Sgt. William Wraith MM

(S/N 4687570)

Prt. William Wraith, formerly of the Kings Own Yorks Light Infantry, served with No.6 Commando from, at least, October 1942.  He was recommended to be Mentioned in Dispatches by Lt-Col. Derek Mills-Roberts following the Battle of Steamroller Farm at Fedt et Atia on 26th February 1943.  The citation reads:

‘During the action between No.VI Commando and a Battalion of Herman Goering Jaeger Regiment, Prt. Wraith was in a Section which was moving up a hill under heavy MG and Mortar fire. Prt. Wraith volunteered to lie with the Bren resting on his shoulders so that his Section Commander could engage the enemy in a difficult position on the opposite slope with the gun.  This method proved successful and a complete enemy MG team were destroyed and the gun captured. Prt. Wraith’s perfect discipline and devotion to duty enabled his Section Commander to carry out this difficult task and is worthy of special mention. ’

Later, as a Lance-Sergeant, Bill Wraith served from at least January 1945 as a ‘A’ Sub-Section Sergeant in Capt. Clapton’s No.1 Troop under Sgt. Jack Byrne and Lt. James Halliday following the assault on Maasbracht (Netherlands).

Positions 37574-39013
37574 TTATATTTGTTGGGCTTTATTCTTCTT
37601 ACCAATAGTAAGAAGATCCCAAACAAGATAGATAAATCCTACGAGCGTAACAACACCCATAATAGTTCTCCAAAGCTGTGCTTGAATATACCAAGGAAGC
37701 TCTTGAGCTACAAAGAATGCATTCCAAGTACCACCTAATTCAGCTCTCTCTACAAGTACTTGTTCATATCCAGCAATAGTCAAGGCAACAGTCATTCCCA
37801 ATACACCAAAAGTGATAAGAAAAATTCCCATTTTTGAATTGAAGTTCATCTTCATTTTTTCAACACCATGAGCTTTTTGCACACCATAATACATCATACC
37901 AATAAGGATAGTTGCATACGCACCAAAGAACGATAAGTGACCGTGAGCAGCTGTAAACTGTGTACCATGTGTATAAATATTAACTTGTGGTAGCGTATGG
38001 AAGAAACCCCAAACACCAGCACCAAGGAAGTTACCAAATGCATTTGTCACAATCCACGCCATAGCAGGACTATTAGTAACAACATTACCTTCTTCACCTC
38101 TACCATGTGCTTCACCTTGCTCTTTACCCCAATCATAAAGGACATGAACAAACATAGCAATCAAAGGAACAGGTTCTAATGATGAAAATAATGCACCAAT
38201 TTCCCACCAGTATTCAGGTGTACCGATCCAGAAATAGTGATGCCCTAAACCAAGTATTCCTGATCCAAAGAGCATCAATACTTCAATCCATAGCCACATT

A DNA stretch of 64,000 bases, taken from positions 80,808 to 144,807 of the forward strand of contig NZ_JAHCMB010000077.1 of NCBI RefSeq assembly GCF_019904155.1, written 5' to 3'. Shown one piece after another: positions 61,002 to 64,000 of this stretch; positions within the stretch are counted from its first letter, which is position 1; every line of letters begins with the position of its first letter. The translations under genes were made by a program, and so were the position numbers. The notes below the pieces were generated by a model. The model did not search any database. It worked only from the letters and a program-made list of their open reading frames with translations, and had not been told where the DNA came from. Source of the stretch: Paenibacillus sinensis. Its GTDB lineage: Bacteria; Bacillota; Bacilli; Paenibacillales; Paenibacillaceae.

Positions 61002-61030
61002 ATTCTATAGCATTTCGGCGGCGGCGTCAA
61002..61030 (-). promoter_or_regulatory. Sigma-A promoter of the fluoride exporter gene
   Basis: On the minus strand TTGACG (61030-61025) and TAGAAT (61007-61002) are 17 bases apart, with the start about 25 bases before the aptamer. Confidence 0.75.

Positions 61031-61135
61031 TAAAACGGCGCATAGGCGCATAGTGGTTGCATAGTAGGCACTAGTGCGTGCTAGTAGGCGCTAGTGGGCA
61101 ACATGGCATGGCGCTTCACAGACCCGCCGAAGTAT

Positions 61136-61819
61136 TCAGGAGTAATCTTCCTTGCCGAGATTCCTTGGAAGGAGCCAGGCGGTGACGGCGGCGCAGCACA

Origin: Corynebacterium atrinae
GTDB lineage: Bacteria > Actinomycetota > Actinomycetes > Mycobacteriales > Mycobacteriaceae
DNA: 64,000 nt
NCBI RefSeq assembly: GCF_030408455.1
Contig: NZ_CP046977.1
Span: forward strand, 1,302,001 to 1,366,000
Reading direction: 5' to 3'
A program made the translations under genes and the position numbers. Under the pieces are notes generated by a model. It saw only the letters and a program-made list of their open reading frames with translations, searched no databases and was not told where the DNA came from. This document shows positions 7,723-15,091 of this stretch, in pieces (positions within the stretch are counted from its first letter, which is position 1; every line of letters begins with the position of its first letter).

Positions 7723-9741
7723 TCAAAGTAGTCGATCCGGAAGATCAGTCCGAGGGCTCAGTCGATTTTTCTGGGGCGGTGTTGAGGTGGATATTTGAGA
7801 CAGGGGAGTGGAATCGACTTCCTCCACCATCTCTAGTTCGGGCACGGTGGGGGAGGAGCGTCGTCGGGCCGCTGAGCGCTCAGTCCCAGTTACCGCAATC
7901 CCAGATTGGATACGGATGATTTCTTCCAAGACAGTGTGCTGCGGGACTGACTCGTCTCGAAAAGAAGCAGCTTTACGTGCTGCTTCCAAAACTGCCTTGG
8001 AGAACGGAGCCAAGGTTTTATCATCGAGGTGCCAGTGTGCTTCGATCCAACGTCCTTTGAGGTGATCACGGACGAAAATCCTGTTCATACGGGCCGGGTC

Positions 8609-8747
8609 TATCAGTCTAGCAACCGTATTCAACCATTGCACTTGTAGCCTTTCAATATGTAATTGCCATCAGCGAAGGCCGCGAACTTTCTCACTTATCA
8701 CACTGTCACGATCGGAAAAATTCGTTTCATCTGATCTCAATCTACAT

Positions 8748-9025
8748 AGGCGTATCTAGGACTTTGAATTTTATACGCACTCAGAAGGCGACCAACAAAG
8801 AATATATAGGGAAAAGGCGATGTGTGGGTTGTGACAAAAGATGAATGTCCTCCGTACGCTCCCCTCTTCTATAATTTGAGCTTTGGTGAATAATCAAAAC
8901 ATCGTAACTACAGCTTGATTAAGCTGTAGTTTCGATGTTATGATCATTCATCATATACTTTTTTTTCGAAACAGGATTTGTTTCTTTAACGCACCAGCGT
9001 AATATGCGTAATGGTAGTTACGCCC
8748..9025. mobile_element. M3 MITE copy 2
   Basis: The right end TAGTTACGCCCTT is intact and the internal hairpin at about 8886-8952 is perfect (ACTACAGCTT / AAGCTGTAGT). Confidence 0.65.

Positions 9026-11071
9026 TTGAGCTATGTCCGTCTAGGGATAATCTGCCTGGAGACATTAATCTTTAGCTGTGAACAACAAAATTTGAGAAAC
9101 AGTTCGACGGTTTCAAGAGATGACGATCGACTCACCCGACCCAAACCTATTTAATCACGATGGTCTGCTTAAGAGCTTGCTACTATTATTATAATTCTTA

As a Sergeant in No.2 Troop he was awarded the Military Medal on 3rd September 1945 for his actions during his time with the Unit. The citation read:

‘This NCO has served with No.6 Commando throughout the North African and North-West European campaigns and has at all times shown the highest standard of devotion to duty and exemplary courage.  During the recent advance towards the River Elbe, Sgt. Wraith was in charge of a patrol sent forward to gain information about the enemy. On his return a mortar bomb fell close to his patrol seriously wounding one man and inflicting blast injuries on himself which affected his sight.  With his sight failing he nevertheless returned and carried back the wounded man to our own lines under mortar fire.  He then reported to the Intelligence Officer, and in spite of his grave condition, insisted on giving detailed reports of his patrol before being evacuated.

During the period from 12th January to 15th April, Sgt. Wraith has been on 23 patrols many of which he commanded, and on all of them he has shown the greatest example and devotion to duty.  On three separate occassions he has been wounded but in spite of this he always continued to show complete fearlessness and a splendid example to his men in action.’